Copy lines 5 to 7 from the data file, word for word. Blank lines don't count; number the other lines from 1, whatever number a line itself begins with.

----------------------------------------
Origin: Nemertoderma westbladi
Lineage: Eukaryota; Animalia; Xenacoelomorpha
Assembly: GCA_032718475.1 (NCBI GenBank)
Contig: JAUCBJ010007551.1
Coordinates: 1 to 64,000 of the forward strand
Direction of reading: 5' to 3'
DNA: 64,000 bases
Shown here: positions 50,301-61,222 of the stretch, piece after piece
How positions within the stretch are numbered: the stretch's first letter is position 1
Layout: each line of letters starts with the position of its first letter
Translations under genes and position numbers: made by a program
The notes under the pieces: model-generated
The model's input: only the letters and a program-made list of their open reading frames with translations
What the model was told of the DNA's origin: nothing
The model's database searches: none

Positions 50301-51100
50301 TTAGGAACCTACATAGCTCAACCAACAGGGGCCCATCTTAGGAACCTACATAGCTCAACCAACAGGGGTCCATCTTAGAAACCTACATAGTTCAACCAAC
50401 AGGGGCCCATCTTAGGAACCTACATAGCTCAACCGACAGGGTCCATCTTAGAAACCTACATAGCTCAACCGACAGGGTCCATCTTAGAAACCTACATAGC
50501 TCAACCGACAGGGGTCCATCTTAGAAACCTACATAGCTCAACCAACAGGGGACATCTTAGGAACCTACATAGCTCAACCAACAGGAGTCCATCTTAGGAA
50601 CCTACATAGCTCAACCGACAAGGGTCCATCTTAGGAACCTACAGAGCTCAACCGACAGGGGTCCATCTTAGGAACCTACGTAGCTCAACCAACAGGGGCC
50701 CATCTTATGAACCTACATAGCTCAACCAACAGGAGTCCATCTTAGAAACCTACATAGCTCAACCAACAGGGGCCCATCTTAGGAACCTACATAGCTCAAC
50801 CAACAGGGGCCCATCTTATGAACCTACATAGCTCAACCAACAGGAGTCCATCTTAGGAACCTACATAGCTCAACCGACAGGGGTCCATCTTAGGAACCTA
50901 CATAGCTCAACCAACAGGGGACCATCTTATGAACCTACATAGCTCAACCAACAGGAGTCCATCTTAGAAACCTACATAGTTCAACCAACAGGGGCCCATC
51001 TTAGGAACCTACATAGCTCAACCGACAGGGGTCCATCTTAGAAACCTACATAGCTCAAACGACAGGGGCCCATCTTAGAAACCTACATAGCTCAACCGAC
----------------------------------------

Coordinates: 1 to 64,000 of the forward strand
Direction of reading: 5' to 3'
DNA: 64,000 bases